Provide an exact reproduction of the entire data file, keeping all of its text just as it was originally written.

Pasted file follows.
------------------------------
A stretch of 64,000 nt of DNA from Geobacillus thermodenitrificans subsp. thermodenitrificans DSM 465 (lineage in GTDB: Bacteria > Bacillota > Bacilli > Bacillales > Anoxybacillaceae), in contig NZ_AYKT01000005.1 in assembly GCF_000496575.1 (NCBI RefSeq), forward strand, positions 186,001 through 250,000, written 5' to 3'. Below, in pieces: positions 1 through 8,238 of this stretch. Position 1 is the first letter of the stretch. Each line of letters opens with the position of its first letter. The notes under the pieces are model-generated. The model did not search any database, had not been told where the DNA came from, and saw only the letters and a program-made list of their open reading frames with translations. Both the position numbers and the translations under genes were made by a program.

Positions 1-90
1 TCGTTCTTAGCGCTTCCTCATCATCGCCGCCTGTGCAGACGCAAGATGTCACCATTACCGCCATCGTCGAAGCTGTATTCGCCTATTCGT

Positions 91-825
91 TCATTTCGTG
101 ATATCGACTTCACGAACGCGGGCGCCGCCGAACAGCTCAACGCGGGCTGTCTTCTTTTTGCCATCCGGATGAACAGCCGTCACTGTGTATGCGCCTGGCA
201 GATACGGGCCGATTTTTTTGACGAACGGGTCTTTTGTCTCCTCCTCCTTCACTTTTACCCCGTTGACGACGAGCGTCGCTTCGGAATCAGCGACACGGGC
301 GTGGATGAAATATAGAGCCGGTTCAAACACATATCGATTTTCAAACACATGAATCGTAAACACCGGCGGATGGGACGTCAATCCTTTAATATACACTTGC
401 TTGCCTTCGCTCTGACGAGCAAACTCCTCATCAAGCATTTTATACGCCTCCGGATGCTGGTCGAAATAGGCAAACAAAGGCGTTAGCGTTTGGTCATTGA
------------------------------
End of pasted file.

A stretch of 64,000 nt of DNA from Geobacillus thermodenitrificans subsp. thermodenitrificans DSM 465 (lineage in GTDB: Bacteria > Bacillota > Bacilli > Bacillales > Anoxybacillaceae), in contig NZ_AYKT01000005.1 in assembly GCF_000496575.1 (NCBI RefSeq), forward strand, positions 186,001 through 250,000, written 5' to 3'. Below, in pieces: positions 1 through 8,238 of this stretch. Position 1 is the first letter of the stretch. Each line of letters opens with the position of its first letter. The notes under the pieces are model-generated. The model did not search any database, had not been told where the DNA came from, and saw only the letters and a program-made list of their open reading frames with translations. Both the position numbers and the translations under genes were made by a program.

Positions 1-90
1 TCGTTCTTAGCGCTTCCTCATCATCGCCGCCTGTGCAGACGCAAGATGTCACCATTACCGCCATCGTCGAAGCTGTATTCGCCTATTCGT

Positions 91-825
91 TCATTTCGTG
101 ATATCGACTTCACGAACGCGGGCGCCGCCGAACAGCTCAACGCGGGCTGTCTTCTTTTTGCCATCCGGATGAACAGCCGTCACTGTGTATGCGCCTGGCA
201 GATACGGGCCGATTTTTTTGACGAACGGGTCTTTTGTCTCCTCCTCCTTCACTTTTACCCCGTTGACGACGAGCGTCGCTTCGGAATCAGCGACACGGGC
301 GTGGATGAAATATAGAGCCGGTTCAAACACATATCGATTTTCAAACACATGAATCGTAAACACCGGCGGATGGGACGTCAATCCTTTAATATACACTTGC
401 TTGCCTTCGCTCTGACGAGCAAACTCCTCATCAAGCATTTTATACGCCTCCGGATGCTGGTCGAAATAGGCAAACAAAGGCGTTAGCGTTTGGTCATTGA